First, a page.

Drivers of M&A activity in the energy sector in the coming year
M&A activity in general, and in the energy sector in particular, was relatively mute in the last year. Activity picked up towards the end of the year with BP's sale of its 51 per cent stake in its Indian solar power business to Tata, Repsol's acquisition of stakes in oil and gas fields in Mississippi, EDF's announcement to acquire Edison, and earlier this year Eon's planned acquisition of a stake in Brazil's MPX Energia. Despite that, 2011 overall was still a dull year for M&A transactions.
It is anticipated however for activity to dramatically pickup in 2012. The recent move by Cove Energy to put itself up for sale for an estimated $1bn has sparked renewed expectations for a much active year. The argument is that due to the limited ability of the smaller companies to raise adequate capital (especially given current circumstances in the capital markets) to finance their expansion and the development of new fields, they are increasingly turning to the bigger players with much deeper pockets and/or better ability to raise capital to acquire them and invest in their growth opportunities.
However, before one looks at the affordability or not of these acquirers to buy the smaller E&P companies or consolidate by merging with their peers , the fundamental questions that will determine whether we see increasing M&A activity are: Are current valuations right? Are the assets or shares fairly priced? Are they value-creating investments? Basically, is the price right? Oil prices have remained above $100 per barrel for awhile now and this has been reflected in the strong valuations of these companies and their assets. Perhaps this is partly the reason why deals have been so limited in the past year.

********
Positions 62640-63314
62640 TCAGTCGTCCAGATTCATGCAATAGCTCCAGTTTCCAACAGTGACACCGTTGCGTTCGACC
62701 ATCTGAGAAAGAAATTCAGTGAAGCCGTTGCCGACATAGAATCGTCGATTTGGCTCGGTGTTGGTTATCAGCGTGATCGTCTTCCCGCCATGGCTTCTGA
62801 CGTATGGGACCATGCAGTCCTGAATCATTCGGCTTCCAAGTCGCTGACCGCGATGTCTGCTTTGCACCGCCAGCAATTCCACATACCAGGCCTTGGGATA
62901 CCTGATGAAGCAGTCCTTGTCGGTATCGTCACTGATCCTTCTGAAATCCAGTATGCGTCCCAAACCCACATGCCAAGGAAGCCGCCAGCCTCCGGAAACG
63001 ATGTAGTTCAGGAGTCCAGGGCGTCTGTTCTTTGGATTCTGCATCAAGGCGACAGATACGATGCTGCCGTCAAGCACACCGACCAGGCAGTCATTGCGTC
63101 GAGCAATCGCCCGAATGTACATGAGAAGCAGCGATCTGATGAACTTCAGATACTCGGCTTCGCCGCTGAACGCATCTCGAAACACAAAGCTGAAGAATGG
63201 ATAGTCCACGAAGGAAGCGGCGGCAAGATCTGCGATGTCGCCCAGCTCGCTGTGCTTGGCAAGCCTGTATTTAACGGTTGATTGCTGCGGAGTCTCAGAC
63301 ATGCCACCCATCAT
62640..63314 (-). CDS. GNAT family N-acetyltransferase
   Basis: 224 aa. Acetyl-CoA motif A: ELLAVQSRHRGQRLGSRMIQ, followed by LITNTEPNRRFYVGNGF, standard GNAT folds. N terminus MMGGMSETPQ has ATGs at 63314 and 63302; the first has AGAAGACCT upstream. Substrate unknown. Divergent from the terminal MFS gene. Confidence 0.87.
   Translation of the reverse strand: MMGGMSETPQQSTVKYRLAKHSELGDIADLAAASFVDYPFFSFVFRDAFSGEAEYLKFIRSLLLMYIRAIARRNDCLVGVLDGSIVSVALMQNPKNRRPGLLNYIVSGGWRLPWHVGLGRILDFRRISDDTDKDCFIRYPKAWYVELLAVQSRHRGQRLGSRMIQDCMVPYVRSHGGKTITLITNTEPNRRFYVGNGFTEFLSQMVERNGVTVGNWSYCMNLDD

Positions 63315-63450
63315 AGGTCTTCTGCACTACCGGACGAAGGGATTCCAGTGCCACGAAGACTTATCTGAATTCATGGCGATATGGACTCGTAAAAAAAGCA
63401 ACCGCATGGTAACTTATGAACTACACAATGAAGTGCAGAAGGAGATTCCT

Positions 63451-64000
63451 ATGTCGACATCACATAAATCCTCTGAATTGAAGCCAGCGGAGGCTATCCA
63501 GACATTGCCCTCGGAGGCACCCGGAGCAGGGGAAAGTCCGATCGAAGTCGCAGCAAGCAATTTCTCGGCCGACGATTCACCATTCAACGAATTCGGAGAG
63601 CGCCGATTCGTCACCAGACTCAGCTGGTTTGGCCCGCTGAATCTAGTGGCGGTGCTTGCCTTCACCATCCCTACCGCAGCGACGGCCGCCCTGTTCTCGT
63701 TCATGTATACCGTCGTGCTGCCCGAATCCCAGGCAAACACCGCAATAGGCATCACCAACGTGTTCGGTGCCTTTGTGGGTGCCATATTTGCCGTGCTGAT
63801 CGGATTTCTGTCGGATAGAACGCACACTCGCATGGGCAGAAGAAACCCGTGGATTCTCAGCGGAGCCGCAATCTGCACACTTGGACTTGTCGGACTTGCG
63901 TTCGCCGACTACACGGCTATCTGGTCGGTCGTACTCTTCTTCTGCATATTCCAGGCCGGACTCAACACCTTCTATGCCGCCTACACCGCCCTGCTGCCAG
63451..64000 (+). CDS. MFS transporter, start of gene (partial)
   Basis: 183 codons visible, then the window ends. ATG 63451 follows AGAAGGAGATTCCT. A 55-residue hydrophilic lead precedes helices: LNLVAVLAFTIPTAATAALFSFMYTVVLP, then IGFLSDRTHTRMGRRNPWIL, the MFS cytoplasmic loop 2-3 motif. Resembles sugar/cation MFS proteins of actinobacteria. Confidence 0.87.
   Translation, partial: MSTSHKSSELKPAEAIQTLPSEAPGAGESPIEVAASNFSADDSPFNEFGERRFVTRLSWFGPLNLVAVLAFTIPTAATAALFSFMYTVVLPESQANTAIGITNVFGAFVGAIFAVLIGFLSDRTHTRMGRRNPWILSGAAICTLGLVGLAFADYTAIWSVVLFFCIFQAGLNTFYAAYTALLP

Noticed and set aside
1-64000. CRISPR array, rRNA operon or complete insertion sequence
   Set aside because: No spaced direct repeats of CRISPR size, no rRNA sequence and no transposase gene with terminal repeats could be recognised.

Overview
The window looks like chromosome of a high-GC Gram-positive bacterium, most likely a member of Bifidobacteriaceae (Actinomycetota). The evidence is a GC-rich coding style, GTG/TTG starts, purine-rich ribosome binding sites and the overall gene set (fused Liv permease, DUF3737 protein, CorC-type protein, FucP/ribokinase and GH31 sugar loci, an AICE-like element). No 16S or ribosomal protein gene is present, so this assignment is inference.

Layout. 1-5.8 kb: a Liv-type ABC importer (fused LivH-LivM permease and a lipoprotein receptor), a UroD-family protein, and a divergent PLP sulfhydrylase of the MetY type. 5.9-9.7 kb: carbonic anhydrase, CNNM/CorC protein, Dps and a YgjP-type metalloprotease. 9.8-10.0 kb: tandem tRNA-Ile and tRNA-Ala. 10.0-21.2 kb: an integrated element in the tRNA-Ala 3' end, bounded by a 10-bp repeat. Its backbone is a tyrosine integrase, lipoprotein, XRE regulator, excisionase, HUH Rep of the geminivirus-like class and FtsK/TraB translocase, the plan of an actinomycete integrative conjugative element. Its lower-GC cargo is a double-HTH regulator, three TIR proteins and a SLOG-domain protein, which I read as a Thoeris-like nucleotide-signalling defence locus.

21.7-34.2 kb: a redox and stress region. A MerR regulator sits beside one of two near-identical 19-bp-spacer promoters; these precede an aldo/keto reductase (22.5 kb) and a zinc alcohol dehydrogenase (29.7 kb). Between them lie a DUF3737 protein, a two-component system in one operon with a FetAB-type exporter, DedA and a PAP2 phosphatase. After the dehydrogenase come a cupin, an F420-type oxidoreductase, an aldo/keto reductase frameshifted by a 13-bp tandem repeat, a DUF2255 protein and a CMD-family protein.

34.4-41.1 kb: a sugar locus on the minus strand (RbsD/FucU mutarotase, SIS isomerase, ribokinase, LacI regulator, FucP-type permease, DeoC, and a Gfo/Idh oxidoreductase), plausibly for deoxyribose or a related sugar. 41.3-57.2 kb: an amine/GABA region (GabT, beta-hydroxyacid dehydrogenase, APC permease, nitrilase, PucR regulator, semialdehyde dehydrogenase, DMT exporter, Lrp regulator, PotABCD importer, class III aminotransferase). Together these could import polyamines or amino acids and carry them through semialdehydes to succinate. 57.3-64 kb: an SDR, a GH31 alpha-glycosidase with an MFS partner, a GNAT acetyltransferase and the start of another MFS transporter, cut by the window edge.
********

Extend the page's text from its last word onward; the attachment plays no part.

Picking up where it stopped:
The next question is: How are these valuations expected to trend in the near future? One can argue that oil prices are most likely going to stay relatively high at above $100 per barrel, as Saudi Arabia recently confirmed that it thinks a reasonable price range for oil is at around the $100 mark. Further, with the potential crisis with Iran and its nuclear ambitions, which could lead to serious supply constraints, it would not be a surprise for oil prices to trend higher, making valuations much higher and possible acquisitions quite expensive.
Therefore, despite the anticipated increase in interest by the bigger oil companies to acquire and/or consolidate and their relative ability (compared to the smaller companies) to raise capital, there is the likelihood that these acquisitions might simply be too expensive and not value-creating investments. As a result, we might continue to see weak activity in M&A deals in the energy sector.